Keith:"Time under Iron is 18 minutes"

Voila, a print of the areal view of our College on my cushion!

Continued my weavery of the frame, on which the cushion is to be fixed with 'hurricane markers'.

Blue for 'sea' woven on my frame.

[image coming soon]

Green for 'land' woven on my frame.

... to be continued soon

Tuesday, January 10, 2006

Protect and Survive

Sounds like the Los Angeles Police Department's "To Protect and Serve", doesn't it...

For Sculpture we have received the following brief:

Theme: Protect and Survive
The primary objective of this project is that the student completes a sculpture using mixed media in a constructive way. This sculpture should have structural qualities, aesthetic qualities, and conceptual qualities, and should show that the student has investigated the properties, both physical and representational of the materials employed.


Protect and Survive brought to my mind things like

    a nest of baby birds

    breeding of eggs

    school, hiding under the table in case of a nuclear attack

    a fortress


I came back to class with TWO ideas:

IDEA I: TV and Chemistry - Eye protection

The sculpture would look like a television set, but instead of the projection tube it would have test tubes (as in a laboratory) with the colors of TV images (PAL composite; yellow, light blue, green, violet, red, dark blue). Next to it would be laboratory glasses to protect the eyes against the broadcasted images.

Something like this:

TV and Chemistry - Protect (against imaginary violence) and Survive (conceive life)

IDEA II: Lights and Armor - Fencing Off

The sculpture would be like a 'fortress' ... protecting its inhabitants.

Something like this:

Sculpture proposal - circle of 'protective' batteries, that propel air on the light bulbs with their powered (running through wires) fans, and glowing light bulbs trying to survive. Of course the battery power will run out and both the propellors and light bulbs will ultimately dim and pass out. How long will they survive...

Me and my teacher - Paul Carter - liked this second idea the best, so I will try to work this one out.

First I bought one of the tiny battery-operated handheld fans. Pound Savers sells these at... 0.99 Pound ;o)

Tiny battery-operated handheld fan

Demolished ...

and rearranged ...

then extended with a new propellor, made from cardboard.

Next, I will make the same kind of metal arms with a little light bulb at the end instead of a propellor.

Finally, I will seal the other ends of the metal arms in a can, and make them look like batteries. The batteries charge the light bulbs and propellors, while protecting them from the outside world; Protect and Survive!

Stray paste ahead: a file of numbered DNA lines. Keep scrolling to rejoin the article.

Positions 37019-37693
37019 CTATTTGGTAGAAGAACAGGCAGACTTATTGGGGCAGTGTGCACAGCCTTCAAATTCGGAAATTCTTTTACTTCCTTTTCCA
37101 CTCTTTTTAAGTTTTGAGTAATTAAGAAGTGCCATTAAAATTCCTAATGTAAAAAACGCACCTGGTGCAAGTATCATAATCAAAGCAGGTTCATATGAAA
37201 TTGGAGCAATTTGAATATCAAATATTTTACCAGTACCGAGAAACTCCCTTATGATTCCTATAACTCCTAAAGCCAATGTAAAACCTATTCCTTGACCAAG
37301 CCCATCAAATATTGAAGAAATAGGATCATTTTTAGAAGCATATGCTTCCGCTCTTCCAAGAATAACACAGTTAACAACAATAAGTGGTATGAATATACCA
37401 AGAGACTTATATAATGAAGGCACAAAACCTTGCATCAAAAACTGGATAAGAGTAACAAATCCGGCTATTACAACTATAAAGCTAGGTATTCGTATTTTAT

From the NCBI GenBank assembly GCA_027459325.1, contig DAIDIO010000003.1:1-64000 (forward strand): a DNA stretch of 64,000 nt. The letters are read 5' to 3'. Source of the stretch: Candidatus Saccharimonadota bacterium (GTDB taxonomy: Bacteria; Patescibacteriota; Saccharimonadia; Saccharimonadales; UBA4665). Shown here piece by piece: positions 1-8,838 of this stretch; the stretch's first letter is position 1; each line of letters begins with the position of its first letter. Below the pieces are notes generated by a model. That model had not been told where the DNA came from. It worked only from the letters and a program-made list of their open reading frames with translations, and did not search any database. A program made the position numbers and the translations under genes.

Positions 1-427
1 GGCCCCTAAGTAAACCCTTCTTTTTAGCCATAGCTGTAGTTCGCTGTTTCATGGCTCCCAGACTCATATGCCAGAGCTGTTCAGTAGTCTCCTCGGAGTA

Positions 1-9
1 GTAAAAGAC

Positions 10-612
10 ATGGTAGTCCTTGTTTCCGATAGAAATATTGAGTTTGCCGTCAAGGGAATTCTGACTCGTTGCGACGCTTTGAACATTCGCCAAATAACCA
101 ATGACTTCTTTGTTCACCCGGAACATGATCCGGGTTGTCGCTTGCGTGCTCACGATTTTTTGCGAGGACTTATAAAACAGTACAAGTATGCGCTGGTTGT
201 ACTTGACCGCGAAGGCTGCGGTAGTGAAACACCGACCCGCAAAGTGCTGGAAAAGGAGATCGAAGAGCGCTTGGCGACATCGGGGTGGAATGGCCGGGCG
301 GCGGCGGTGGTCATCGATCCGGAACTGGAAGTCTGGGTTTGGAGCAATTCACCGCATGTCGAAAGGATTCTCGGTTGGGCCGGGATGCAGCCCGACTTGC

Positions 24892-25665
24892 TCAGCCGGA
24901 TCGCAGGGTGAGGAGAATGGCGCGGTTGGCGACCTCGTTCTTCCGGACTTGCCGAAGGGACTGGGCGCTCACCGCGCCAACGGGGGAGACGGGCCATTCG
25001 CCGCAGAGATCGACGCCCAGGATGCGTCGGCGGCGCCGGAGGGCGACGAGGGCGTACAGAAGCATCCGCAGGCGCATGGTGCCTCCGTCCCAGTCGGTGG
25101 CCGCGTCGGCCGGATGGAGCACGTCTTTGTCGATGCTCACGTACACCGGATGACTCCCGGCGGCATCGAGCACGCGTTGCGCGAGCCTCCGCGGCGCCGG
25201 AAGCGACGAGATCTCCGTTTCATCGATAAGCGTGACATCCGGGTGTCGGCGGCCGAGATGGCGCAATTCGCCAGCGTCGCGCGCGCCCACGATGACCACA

This is my attempt to draw the accompanying electric circuit:

EMF Diagram

Images are following in next web logs for Sculpture.

Thank you for watching, have a good rest and feel 'Protected'.

Monday, January 09, 2006

Eye of the Storm

First lecture in the year 2006!

Today's Tapestry class, say weavery and all expressions of it...

The things they can weave, simply unlimited:

... et cetera

The brief for tapestry is that I am required to produce a piece of work which makes an INTERVENTION into a space in the ECA Grassmarket campus. Each student will have an alloted part of the site, which my tutor will discuss with me. Rather than a full blown site specific installation this is a small intervention into my chosen space.

And here is the space that has been claimed by me (on site of our Edinburgh College of Art, ECA).

Alloted space for Willem (the space which is fenced in, in the back)

With the Hurricane 'Katrina' over New Orleans (US) in my mind, I though about my space as The Eye of the Storm.

I have looked up the weather map of that particular storm and this is how it looked back in 2005:

Map of hurricane Katrina over New Orleans (US) in 2005 - perhaps the map is of 2000... instead

Then I found this arial map of Edinburgh on the Web.

And if you zoom in, I can find my home (push pin), the Edinburgh Castle, and... the Campus of ECA (in viewer).

Zoomed in to find campus, and thus my space.

Miami Museum of Science - How Do Hurricanes Work?
A hurricane is a powerful storm that measures several hundred miles in diameter. Hurricanes have two main parts. The first is the eye of the hurricane, which is a calm area in the center of the storm. Usually, the eye of a hurricane measures about 20 miles in diameter, and has very few clouds. The second part is the wall of clouds that surrounds the calm eye. This is where the hurricane's strongest winds and heaviest rain occur. Source: http://www.miamisci.org/hurricane/howhurrwork.html?241,212

Next I collected weavery material and will use a pre-constructed wooden frame to try and 'weave' the map of Edinburgh, where 'my' spot is at the heart of the storm.


I still have to think about a name for this odd Hurricane though... let's call her "Loren" (after my teacher in tapestry).

Loren "Hurricane" Slater, my teacher in Tapestry at ECA

As you will have figured out, I still have a lot of weaving to do ;o)